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README.md

Disclaimer: This is not an official Google product.

Copyright 2018 Google Inc.

Licensed under the Apache License, Version 2.0 (the "License"); you may not use this file except in compliance with the License. You may obtain a copy of the License at

https://www.apache.org/licenses/LICENSE-2.0

Unless required by applicable law or agreed to in writing, software distributed under the License is distributed on an "AS IS" BASIS, WITHOUT WARRANTIES OR CONDITIONS OF ANY KIND, either express or implied. See the License for the specific language governing permissions and limitations under the License.

(SV)CCA for Representational Insights in Deep Neural Networks

This repository contains code and jupyter notebook tutorials on results in the following papers, as well as suggested extensions and open problems.

  1. "SVCCA: Singular Vector Canonical Correlation Analysis for Deep Learning Dynamics and Interpretability". Neural Information Processing Systems (NeurIPS) 2017
  2. "Insights on Representational Similarity in Deep Neural Networks with Canonical Correlation". Neural Information Processing Systems (NeurIPS) 2018

Code Structure and Usage

The tutorials overview all of the main scripts, provide an example implementation of SVCCA, and also discuss existing applications and new directions.

The main script is cca_core which can be used to compute CCA between two neural networks and outputs both the CCA correlation coefficients as well as the CCA directions. The CCA for Conv Layers tutorial outlines applications to convolutional layers.

Aside from this main script, implementations of Partial Least Squares, numpy_pls.py and PCA, numpy_pca.py are also provided. These methods are overviewed in the Other Methods Tutorial.

Results from the Papers

Learning Dynamics

In both papers, we studied the per-layer learning dynamics: how different layers in a network converge through training. For both convolutional networks and recurrent neural networks, we found that lower layers tend to converge faster than higher layers. This means that not all layers need to be trained all the way through training. We can save ccomputation and prevent overfitting by consecutively freezing layers -- freeze training. Preliminary experiments support the effectiveness of freeze training, but there are many open questions (different architectures, varying learning rates) to explore further.

The figures above show results for conv/resnets and language models on PTB and WikiText-2. This method also highlights other structural properties of the architecture. The 2x2 blocks in the conv net are caused by batch norm layers, which are representationally identical to the previous layer. We also see that residual layers in the resnet create grid like patterns, having higher representational similarity with previous layers.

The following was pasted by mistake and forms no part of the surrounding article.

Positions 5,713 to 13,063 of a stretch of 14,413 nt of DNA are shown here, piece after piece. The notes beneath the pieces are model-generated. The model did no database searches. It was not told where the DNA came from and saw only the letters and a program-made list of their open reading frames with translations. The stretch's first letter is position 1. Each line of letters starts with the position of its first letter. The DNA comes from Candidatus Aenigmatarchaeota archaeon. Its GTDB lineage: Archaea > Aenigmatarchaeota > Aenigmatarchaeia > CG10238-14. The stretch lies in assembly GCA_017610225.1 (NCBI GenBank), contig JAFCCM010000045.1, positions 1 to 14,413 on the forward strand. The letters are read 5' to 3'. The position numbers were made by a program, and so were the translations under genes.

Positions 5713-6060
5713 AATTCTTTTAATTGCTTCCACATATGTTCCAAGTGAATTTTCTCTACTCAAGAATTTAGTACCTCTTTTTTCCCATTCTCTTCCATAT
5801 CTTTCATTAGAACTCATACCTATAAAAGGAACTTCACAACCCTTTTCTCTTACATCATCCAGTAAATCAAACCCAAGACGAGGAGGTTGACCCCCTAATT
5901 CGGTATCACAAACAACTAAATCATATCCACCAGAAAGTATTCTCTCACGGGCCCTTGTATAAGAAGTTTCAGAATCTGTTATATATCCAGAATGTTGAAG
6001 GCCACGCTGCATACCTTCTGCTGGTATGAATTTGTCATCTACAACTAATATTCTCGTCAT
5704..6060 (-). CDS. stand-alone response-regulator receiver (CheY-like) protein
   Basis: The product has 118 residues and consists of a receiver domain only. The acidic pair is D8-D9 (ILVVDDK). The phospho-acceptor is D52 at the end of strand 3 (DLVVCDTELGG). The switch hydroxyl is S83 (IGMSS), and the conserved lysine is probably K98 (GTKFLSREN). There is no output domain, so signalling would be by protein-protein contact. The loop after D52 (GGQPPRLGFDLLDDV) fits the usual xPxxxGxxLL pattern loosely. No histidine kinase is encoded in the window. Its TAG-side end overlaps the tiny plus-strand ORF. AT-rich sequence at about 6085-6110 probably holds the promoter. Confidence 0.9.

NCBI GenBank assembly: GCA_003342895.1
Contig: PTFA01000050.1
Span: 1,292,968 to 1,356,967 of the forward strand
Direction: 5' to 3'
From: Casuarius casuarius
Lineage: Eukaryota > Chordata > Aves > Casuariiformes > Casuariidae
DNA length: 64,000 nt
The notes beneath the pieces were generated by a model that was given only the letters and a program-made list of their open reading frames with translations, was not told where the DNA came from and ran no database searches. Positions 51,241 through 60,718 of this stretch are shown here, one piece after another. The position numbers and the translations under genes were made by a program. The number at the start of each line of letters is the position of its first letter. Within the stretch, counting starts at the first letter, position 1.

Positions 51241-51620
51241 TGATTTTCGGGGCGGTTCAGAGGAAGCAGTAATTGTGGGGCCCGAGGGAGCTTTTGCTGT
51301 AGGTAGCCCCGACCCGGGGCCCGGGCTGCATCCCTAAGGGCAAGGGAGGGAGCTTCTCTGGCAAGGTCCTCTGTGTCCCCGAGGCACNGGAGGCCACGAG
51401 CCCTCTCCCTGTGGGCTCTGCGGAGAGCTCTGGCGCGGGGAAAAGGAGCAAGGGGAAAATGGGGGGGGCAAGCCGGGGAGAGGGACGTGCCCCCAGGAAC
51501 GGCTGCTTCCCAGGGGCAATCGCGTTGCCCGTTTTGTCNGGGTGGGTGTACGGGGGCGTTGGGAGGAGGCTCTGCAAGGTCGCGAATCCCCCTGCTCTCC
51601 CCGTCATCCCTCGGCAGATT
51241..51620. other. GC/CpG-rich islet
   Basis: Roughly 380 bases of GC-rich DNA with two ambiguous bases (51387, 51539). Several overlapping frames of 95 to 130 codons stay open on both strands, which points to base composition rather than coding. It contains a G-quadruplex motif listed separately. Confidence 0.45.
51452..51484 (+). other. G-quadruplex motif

Generalizing and Memorizing Networks

Following the experiment proposed in Zhang et. al we trained networks as normal on CIFAR-10 (generalizing networks), and on a fixed permutation of labels on CIFAR-10 (memorizing networks.) We then applied (PW)CCA to measure the layerwise similarity between (1) the group of generalizing networks (2) the group of memorizing networks (3) between generalizing and memorizing networks. In earlier layers, all three groups are about at similar. In higher (deeper) layers however, we see that (1) is much more similar than (2). Interestingly, (3) is as similar as (2) -- surprising as the two sets of networks are trained on different tasks!

Interpreting the Latent Representations

While most of the results so far have focused on comparing two layers with CCA, we can also use it to compare the similarity between an intermediate vector, and a ground truth output vector, corresponding to a particular class. We perform this experiment with a subset of Imagenet classes (firetruck, husky, eskimo dog, two terriers) on the Imagenet Resnet. CCA similarity highlights differences between classes that are easier to learn -- learned much earlier in the network -- (e.g. firetruck) and harder classes, only learned much later on (e.g. husky).

References

If you use this code, please consider citing either or both of the following papers:

@incollection{NIPS2017_7188,
title = {SVCCA: Singular Vector Canonical Correlation Analysis for Deep Learning Dynamics and Interpretability},
author = {Raghu, Maithra and Gilmer, Justin and Yosinski, Jason and Sohl-Dickstein, Jascha},
booktitle = {Advances in Neural Information Processing Systems 30},
editor = {I. Guyon and U. V. Luxburg and S. Bengio and H. Wallach and R. Fergus and S. Vishwanathan and R. Garnett},
pages = {6076--6085},
year = {2017},
publisher = {Curran Associates, Inc.},
url = {http://papers.nips.cc/paper/7188-svcca-singular-vector-canonical-correlation-analysis-for-deep-learning-dynamics-and-interpretability.pdf}
}
@incollection{NIPS2018_7815,
title = {Insights on representational similarity in neural networks with canonical correlation},
author = {Morcos, Ari and Raghu, Maithra and Bengio, Samy},
booktitle = {Advances in Neural Information Processing Systems 31},
editor = {S. Bengio and H. Wallach and H. Larochelle and K. Grauman and N. Cesa-Bianchi and R. Garnett},
pages = {5732--5741},
year = {2018},
publisher = {Curran Associates, Inc.},
url = {http://papers.nips.cc/paper/7815-insights-on-representational-similarity-in-neural-networks-with-canonical-correlation.pdf}
}
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